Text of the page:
Say NO To A Marvel Cinematic Civil War


Today, Variety reported that Marvel, while it has not actually greenlit a third installment of Captain America, has moved to have Anthony and Joe Russo return to direct the film.  According to Variety, "Marvel prefers to get these deals done early so that the director can help develop future sequels."  This got people speculating, of course, as to what the third story could be.  I saw a bunch of people tweet something to the effect of "Captain America 3: Civil War."  I'm not sure if these tweets were meant to be humorous or serious, but it got me thinking how much I would never want to see this story come to the Marvel Cinematic Universe.

For those of you not in the know, "Civil War" is one of the biggest events in the Marvel Comic Universe over the last decade.  It follows several giant events, such as "Avengers Disassembled" and "House of M," that saw great amounts of devastation on the human populace at the hands of superhumans.  And so, the Superhuman Registration Act was passed.  The idea was that, in order to give superheroes the proper training and so that these superheroes wouldn't go off half cocked, all people with superhuman abilities would have to register with the government.  This would also include giving your secret identity away as well as government control of your actions while using your super powers.  The only thing is that not everybody agreed.  On one hand, you had so-called futurists such as Tony Stark and Mr. Fantastic from the Fantastic Four who saw the Superhuman Registration Act as inevitable and chose to support it.  On the other hand, folks like Captain America and Luke Cage saw that this infringed on the civil rights of the superhuman community and chose to oppose it.  The story spanned over 7 issues as well as several tie-in issues.

While the concept of the storyline was interesting, I just felt it brought the Marvel Superheroes to a darker place than I wanted them to be.  On one hand, the Marvel Universe had seen so much wanton destruction and it made sense.  But, on the other hand, I just didn't like how dark it got.  The Marvel Universe has always been darker than the DC Universe (or, at least, it used to be), but I didn't like the fact that people who had, for years, laid their lives on the line for each other were now, suddenly, so easily capable of betraying and either endangering or, often, taking the lives of those who opposed them.  To me, it was just such a depressing thing to read.  In fact, at the end of the story, I could not stand Tony Stark and would rather have a fork jabbed in my eye than read one of his comic books.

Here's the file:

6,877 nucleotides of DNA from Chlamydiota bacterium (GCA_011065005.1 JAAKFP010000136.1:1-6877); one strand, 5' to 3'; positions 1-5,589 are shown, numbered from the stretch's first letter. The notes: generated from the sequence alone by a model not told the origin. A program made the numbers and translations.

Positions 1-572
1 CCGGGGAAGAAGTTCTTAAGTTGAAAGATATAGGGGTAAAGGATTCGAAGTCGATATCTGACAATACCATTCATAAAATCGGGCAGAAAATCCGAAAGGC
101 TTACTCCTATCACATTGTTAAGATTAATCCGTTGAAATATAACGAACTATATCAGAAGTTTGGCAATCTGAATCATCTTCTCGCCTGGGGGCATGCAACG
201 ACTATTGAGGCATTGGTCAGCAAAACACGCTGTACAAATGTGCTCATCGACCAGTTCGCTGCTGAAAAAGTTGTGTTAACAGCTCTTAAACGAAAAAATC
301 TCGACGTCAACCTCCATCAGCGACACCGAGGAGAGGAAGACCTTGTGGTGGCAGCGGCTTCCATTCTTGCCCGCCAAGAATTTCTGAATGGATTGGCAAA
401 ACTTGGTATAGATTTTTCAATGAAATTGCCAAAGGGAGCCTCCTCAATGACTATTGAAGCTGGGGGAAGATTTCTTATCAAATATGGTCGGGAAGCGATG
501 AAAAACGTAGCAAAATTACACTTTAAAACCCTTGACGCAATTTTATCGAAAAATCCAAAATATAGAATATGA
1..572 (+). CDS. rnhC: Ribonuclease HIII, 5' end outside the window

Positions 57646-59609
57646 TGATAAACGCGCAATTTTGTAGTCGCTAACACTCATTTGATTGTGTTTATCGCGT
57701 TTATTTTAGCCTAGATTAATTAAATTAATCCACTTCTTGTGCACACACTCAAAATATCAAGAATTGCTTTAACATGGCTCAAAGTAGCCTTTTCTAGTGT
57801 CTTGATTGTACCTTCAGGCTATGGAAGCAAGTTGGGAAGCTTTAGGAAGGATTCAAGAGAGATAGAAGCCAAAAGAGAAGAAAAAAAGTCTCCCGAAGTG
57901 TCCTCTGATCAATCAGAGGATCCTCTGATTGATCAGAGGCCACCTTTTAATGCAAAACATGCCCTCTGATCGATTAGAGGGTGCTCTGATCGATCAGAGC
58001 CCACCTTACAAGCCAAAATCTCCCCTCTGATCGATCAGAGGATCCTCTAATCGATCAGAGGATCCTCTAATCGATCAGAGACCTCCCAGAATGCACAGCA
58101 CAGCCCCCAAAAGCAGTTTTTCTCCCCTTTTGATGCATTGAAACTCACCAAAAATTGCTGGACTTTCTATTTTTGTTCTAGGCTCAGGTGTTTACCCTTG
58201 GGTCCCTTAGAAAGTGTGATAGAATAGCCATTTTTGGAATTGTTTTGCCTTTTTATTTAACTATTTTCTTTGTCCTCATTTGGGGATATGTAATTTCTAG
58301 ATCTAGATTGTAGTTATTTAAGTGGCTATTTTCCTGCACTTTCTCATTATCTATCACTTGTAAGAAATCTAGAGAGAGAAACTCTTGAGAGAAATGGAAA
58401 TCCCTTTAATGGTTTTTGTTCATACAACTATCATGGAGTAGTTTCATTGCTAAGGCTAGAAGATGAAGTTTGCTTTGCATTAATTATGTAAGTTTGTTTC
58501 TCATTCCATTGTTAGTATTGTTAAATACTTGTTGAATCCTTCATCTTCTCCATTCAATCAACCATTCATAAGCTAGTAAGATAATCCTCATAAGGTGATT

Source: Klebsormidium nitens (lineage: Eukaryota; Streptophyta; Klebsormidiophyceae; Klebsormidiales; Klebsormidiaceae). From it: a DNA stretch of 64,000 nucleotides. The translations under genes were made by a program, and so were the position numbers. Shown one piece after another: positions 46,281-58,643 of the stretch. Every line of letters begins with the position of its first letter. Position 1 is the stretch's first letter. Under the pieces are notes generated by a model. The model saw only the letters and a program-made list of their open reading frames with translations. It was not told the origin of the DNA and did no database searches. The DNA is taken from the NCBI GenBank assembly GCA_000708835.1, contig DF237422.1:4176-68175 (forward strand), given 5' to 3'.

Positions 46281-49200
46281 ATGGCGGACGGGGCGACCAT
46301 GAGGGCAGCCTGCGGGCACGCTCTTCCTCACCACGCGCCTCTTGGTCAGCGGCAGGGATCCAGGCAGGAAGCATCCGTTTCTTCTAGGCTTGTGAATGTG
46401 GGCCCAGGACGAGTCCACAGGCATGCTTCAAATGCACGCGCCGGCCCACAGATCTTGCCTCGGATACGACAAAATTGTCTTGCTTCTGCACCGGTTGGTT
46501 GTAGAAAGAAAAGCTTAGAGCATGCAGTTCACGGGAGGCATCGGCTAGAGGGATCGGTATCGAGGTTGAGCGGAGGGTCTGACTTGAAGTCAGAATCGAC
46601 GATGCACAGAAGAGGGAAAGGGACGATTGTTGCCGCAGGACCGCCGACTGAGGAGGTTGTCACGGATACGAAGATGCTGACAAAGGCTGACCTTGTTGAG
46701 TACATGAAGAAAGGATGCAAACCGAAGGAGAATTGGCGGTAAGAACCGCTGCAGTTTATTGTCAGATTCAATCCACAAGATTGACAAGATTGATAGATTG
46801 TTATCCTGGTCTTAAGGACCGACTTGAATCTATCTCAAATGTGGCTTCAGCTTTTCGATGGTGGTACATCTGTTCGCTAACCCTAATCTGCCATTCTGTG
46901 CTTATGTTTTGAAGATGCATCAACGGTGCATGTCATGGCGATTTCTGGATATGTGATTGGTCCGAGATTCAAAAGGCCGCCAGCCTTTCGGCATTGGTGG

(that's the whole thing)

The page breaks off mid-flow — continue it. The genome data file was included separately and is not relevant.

Then, in 2008, Marvel Studios released a little film called Iron Man.  You might have heard of it.  I almost did not want to watch it because of how much I grew to hate him during the "Civil War" event.  But, ultimately, I decided to watch him and, I'm glad I did, because the movie actually made me love Tony Stark again.  Here I saw the Tony Stark I wanted to see.  In order to introduce him to more mainstream audiences, they broke him down to his core.  And, here I saw a man that had the complexities we all came to expect from our Marvel characters, but, in spirit, he is a hero.  Subsequently, every Marvel Studios film has been able to strip each of the characters of their giant continuity and breathe new, yet all together familiar, life to them.

And, when they formed the Avengers in the Marvel Cinematic Universe, I saw a new side to the Avengers that had previously been mired in back fighting and betrayal.  Despite their differences, in the end, they are there to save the world.  Pure and simple.  I don't have to think of their political ideologies.  I mean, we already live in a world full of divisive politic.  I read comic books to escape it.  And, this is from somebody who is very firmly planted on one end of the political spectrum.


When the Avengers all arrive at what we've come to know on Marvel's Agents of S.H.I.E.L.D. as the "Battle of New York" and they form that iconic circle and then Captain America starts leading them, I have such a visceral reaction and I remember thinking, "This is why I read comics!"

"Civil War" would negate all the feeling of good will that I have.  But, honestly, I don't think Marvel Studios would develop this story.  At least, not right now during the Marvel Cinematic Universe's relative infancy.  Remember, it's still early in its Phase 2 stage. Aside from this, more than half of the Marvel Universe, unfortunately, still exist at other studios where such a crossover couldn't happen.  "Civil War" would require a giant number of superhuman heroes and villains.

I also do think that Marvel realizes that breaking down the heroes to their core has does wonders for their business.  They see that the movies have revitalized the industry and introduced these characters to people who have never read the comic books.  Not only can you see it in comic book sales, but in the growth of no only San Diego Comic-Con International, but even smaller conventions where more mainstream fans are going to check out.  And, all this is based on movies about heroes people can look up to.

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